Basic services, 2017

  • Overall

    Mostly state operated

  • Detention

    Locally operated

  • Probation

    State operated

  • Reentry

    State operated

Iowa's delinquency services are organized at both the state and local level. Secure detention is administered locally by either county executive agencies or by multi-county regional commissions. 

Community supervision is administered under the state level judiciary branch, across eight districts. All clerks of court and juvenile court services personnel, including probation, are Supreme Court employees. Each district has a Chief Juvenile Court Officer, and youth are supervised by Juvenile Court Officers, who are employees of the State Supreme Court.

Parole services are administered at the judicial district level for those youth leaving state facilities.

Corrections agency, 2015

  • Independent juvenile corrections agency

  • Family/child welfare agency or division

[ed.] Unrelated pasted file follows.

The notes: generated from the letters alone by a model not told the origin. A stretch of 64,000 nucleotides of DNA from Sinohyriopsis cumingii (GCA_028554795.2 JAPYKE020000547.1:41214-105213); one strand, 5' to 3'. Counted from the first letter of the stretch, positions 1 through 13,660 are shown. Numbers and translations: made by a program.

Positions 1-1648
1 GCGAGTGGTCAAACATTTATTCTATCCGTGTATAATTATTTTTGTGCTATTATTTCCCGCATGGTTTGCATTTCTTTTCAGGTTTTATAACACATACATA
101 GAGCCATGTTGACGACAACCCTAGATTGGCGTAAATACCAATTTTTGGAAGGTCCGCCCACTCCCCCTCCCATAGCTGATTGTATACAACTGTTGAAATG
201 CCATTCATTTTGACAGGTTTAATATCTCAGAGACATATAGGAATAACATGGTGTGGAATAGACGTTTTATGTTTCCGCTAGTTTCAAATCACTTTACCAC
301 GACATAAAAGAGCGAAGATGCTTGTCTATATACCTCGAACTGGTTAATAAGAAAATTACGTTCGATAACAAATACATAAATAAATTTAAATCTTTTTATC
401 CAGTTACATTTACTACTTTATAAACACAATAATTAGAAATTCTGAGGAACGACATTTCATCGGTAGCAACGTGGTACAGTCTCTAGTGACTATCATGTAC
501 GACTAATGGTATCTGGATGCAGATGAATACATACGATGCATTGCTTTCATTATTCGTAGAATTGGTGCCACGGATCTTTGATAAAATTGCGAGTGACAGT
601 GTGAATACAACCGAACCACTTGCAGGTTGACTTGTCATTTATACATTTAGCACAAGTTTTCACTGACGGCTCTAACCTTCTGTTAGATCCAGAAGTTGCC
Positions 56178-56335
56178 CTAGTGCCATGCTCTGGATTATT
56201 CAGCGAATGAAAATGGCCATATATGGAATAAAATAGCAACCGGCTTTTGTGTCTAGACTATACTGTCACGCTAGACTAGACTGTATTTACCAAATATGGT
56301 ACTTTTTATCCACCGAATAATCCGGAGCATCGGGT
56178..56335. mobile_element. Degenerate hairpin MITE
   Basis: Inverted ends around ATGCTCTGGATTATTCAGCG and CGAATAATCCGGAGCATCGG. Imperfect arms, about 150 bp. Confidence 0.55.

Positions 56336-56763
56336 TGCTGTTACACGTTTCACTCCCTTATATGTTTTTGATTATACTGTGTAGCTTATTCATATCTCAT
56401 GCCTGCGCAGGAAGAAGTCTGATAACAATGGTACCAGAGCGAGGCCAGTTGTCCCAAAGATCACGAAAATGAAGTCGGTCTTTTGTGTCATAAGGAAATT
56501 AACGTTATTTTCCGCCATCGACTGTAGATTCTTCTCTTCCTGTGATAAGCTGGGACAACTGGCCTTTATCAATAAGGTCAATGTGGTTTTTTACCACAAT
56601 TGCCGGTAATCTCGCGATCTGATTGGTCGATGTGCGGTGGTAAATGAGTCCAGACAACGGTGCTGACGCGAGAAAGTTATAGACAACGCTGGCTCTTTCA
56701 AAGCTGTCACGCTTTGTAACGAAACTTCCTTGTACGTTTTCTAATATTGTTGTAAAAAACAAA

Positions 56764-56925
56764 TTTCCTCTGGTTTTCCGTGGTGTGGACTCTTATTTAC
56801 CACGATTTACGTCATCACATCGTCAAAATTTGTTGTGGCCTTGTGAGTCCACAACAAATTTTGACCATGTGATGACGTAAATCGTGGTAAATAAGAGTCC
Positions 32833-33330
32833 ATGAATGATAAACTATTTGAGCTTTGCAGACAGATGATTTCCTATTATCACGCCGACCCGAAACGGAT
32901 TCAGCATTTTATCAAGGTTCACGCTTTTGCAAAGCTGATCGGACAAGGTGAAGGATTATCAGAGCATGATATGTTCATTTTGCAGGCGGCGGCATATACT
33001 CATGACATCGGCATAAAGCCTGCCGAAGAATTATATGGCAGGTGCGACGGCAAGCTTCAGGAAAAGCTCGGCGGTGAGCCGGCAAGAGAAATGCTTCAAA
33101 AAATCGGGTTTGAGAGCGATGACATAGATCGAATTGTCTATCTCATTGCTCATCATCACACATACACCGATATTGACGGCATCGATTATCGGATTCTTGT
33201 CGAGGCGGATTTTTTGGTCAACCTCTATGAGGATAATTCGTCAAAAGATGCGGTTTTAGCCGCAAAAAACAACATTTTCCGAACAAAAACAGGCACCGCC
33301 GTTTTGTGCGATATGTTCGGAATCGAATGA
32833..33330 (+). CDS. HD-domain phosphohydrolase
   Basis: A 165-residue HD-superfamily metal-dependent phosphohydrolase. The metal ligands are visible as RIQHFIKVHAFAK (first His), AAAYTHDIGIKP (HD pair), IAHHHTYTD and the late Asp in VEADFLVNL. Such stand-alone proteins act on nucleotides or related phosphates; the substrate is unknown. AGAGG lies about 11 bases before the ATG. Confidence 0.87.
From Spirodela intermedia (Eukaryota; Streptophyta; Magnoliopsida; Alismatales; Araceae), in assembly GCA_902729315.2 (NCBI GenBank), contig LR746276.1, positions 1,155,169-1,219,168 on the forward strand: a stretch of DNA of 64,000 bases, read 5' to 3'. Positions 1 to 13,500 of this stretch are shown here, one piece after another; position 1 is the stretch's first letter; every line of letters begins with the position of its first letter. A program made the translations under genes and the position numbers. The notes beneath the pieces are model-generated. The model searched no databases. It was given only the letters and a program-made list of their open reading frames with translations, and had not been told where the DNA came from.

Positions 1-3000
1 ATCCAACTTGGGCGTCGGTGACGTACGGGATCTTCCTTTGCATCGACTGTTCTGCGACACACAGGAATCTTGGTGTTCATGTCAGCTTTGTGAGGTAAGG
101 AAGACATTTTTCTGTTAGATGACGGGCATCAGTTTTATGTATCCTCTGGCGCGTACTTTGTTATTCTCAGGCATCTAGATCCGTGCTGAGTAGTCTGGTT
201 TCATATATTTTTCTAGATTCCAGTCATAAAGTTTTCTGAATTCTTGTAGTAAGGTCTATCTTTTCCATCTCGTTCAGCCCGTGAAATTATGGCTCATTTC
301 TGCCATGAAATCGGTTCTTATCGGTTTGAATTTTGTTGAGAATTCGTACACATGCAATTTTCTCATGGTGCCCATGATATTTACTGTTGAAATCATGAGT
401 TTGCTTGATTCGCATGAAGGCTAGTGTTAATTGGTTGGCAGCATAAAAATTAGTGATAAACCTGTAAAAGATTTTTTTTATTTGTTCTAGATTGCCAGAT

• Broad human services agency

  • Adult corrections agency or division

The Iowa Department of Human Services (DHS) administers commitments to state juvenile correctional facilities. Parole services are administered at the judicial district level for those youth leaving those facilities.

Solitary confinement, 2016

  • Prohibits punitive confinement

  • Limits punitive confinement

  • No limits on punitive confinement

  • Did not respond

Solitary confinement for punitive purposes is allowed in Iowa's juvenile correctional facilities. While no maximum time exists, juveniles must be assessed hourly for possible discharge.  (Adapted from 51 Jurisdiction Survey of Juvenile Solitary Confinement Rules in Juvenile Justice Systems, 2016. Lowenstein Center for the Public Interest at Lowenstein Sandler LLP)